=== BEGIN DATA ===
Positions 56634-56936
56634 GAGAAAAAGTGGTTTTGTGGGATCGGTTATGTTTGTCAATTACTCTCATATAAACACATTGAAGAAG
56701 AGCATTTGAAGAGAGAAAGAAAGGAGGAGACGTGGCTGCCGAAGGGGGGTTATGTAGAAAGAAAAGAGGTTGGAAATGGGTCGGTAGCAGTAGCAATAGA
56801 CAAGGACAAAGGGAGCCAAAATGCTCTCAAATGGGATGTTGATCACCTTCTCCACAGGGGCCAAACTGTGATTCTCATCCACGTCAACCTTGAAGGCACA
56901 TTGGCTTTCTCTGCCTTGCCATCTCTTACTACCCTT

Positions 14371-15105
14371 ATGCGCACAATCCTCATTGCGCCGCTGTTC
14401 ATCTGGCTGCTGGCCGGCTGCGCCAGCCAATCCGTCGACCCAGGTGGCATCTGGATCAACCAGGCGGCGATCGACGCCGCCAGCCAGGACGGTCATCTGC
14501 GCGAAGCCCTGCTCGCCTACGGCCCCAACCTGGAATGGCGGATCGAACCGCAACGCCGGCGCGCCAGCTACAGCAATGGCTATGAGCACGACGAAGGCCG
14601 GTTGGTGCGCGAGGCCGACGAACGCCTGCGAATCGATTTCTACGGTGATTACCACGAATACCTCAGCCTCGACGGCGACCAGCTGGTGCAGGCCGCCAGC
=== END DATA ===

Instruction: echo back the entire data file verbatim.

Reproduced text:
Positions 56634-56936
56634 GAGAAAAAGTGGTTTTGTGGGATCGGTTATGTTTGTCAATTACTCTCATATAAACACATTGAAGAAG
56701 AGCATTTGAAGAGAGAAAGAAAGGAGGAGACGTGGCTGCCGAAGGGGGGTTATGTAGAAAGAAAAGAGGTTGGAAATGGGTCGGTAGCAGTAGCAATAGA
56801 CAAGGACAAAGGGAGCCAAAATGCTCTCAAATGGGATGTTGATCACCTTCTCCACAGGGGCCAAACTGTGATTCTCATCCACGTCAACCTTGAAGGCACA
56901 TTGGCTTTCTCTGCCTTGCCATCTCTTACTACCCTT

Positions 14371-15105
14371 ATGCGCACAATCCTCATTGCGCCGCTGTTC
14401 ATCTGGCTGCTGGCCGGCTGCGCCAGCCAATCCGTCGACCCAGGTGGCATCTGGATCAACCAGGCGGCGATCGACGCCGCCAGCCAGGACGGTCATCTGC
14501 GCGAAGCCCTGCTCGCCTACGGCCCCAACCTGGAATGGCGGATCGAACCGCAACGCCGGCGCGCCAGCTACAGCAATGGCTATGAGCACGACGAAGGCCG
14601 GTTGGTGCGCGAGGCCGACGAACGCCTGCGAATCGATTTCTACGGTGATTACCACGAATACCTCAGCCTCGACGGCGACCAGCTGGTGCAGGCCGCCAGC